Italy’s wine regions are dotted throughout the country; each one differing in landscape and climate, giving the wine produced there its unique characteristics. Whether you’re sampling the region’s wine in a local restaurant, or at the source on an Italian vineyard, these are the varieties to look out for in some of Italy’s most prestigious wine regions on a trip with Trafalgar.
Here amidst the mountains of northern Italy, it’s the Nebbiolo grape – a variety that’s rarely seen outside of Piedmont – that winemakers take the most pride in, producing red wines that are high in both tannin and acidity. At Barale Fratelli this wine has been produced for over 150 years by generations of the Barale family, who endeavour to reflect the authenticity of Nebbiolo grapes, and ultimately the wine’s origin, Piedmont. Visit the winery with Trafalgar on the Secrets of Italy trip where you’ll have the chance to pair the wine with the rich meat dishes of northern Italian cuisine. For an alternative, try the Moscato d’Asti at Nico Lavini winery within the Asti wine region. This sweet sparkling wine is made from Moscato bianco grapes, reminiscent of nectarines and blossom and produced across northwest Italy.
With Milan at its heart and the Italian Lakes within its borders, the Lombardy region is undeniably alluring to travellers. Its wine is yet another draw; Valtellina wine region lies within Lombardy – close to the Swiss border – with vineyard covered slopes where wines are primarily made from Chiavennasca grapes (the Valtellina name for Nebbiolo). Around Oltrepo Pavese, meanwhile, it’s the Pinot Noir grape, which in Lombardy is referred to as Pinot Nero, which stands out the most. Another particularly distinctive wine from this region is the rich, dry, Sforzato wine, made from at least 90 per cent Nebbiolo grapes, which are partially dried before being pressed.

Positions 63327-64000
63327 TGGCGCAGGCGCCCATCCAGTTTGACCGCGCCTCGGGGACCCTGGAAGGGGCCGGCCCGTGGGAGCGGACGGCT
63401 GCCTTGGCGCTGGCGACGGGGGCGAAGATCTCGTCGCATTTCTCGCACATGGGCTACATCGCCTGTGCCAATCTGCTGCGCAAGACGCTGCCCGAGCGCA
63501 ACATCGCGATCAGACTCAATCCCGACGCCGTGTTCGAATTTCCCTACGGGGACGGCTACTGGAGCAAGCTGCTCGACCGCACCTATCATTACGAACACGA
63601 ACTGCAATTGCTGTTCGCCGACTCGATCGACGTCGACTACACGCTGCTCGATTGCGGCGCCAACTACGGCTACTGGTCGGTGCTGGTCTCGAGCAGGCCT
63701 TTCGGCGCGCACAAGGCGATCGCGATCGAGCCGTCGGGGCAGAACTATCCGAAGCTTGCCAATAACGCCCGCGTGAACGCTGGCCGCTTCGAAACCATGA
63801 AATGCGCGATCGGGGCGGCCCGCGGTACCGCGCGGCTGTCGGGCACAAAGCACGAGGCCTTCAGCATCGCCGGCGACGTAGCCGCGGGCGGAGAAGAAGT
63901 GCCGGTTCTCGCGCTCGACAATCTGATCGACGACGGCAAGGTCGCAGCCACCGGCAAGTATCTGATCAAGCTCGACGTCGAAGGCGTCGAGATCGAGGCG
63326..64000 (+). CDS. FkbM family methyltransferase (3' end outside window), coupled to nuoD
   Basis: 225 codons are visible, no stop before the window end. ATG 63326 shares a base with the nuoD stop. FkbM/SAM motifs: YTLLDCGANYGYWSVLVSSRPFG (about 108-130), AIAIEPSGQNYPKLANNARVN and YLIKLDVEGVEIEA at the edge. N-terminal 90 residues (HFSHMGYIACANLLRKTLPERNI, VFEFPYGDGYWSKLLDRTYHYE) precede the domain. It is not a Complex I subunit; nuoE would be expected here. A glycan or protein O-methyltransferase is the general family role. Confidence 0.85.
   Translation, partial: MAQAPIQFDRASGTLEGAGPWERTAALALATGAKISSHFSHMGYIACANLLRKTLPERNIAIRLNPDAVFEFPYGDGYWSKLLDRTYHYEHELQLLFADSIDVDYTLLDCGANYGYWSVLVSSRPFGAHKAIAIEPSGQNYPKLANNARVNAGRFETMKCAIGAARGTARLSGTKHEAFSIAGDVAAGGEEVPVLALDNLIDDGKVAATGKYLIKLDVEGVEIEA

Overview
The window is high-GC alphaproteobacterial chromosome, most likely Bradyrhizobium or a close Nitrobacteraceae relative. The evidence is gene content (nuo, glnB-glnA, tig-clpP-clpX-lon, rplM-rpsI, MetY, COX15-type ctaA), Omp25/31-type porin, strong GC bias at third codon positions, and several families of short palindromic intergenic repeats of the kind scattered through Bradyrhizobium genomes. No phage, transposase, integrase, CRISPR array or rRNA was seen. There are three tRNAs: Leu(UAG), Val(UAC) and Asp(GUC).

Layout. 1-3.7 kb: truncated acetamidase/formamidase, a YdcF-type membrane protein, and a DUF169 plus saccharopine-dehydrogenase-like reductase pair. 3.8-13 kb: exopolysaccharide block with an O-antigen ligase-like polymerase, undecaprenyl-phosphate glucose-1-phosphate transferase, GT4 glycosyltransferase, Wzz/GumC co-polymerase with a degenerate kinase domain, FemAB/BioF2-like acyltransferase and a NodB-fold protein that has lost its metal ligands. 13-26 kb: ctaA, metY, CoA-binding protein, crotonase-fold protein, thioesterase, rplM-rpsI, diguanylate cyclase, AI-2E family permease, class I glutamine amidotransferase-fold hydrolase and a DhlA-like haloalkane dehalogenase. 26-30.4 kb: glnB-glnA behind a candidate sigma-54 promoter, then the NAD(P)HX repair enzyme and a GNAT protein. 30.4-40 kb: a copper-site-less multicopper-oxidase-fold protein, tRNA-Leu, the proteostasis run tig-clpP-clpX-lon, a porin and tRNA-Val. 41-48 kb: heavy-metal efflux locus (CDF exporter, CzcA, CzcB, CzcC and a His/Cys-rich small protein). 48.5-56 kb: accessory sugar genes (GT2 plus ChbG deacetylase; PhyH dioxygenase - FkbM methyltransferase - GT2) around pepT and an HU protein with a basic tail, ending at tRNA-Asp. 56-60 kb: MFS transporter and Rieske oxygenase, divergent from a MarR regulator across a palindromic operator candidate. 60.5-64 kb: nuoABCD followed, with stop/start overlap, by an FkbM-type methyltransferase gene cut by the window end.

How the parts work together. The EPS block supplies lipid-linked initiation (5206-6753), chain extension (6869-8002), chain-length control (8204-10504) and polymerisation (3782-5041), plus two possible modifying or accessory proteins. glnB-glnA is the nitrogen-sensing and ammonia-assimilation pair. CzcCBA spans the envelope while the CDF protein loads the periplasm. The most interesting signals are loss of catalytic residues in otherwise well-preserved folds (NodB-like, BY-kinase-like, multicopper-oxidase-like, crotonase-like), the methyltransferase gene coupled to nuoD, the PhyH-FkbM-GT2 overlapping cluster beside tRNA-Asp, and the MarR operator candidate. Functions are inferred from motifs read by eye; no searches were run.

Within Veneto, it’s the Valpolicella region that’s found the most enduring fame in viticulture, and where Amarone della Valpolicella – officially classified one of Italy’s top-tier wines – is made. Much like Sforzato, the grapes are dried before the winemaking process begins to concentrate the sugars in the grapes, resulting in a dry, full-bodied red that goes especially well with meats and cheese. Merlot is another good option for red wine drinkers in Veneto, while those who prefer white wine would do well with a local Soave, made from Garganega grapes.
In Tuscany, the Chianti wine region garners the most international attention, with the dominant grape, Sangiovese used to produce red wine, and Trebbiano and Vermentino grapes for white wine. In Montecatini, visitors can try the local varieties at Borgo della Limonaia farmhouse, where both red and white organic wine can be sampled alongside rustic Tuscan fare. On the Italy Bellissimo trip, Trafalgar guests can join a wine tasting experience with the Callistri family, and on the Flavours of Italy trip, guests have the opportunity to visit Fattoria di Petroio within the Chianti hills; here, try a deep red wine made from Sangiovese and Cabernet Sauvignon grapes, alongside the winery’s golden Chianti dessert wine.
Amidst the vineyards that lie at the foot of Mount Etna, Azienda Agricola Liperus produces a variety of wines using the indigenous grapes. Here, visitors can walk through the vineyards and step into the wine cellars in the company of Maria Loredana Marano, who runs the estate, to see how the wine is made, before having a wine tasting with the in-house sommelier.
Travel through Italy‘s wine regions and discover the indigenous grape varieties with Trafalgar.
Cover photo © iStock / Anna Omelchenko. The grape harvest © iStock / tomazi. Piedmont vineyards © iStock / treeffe. Wine tasting © iStock / Neyya. Grapes on the vine © iStock / ah_fotobox. Italian vineyards at sunset © iStock / AND-ONE.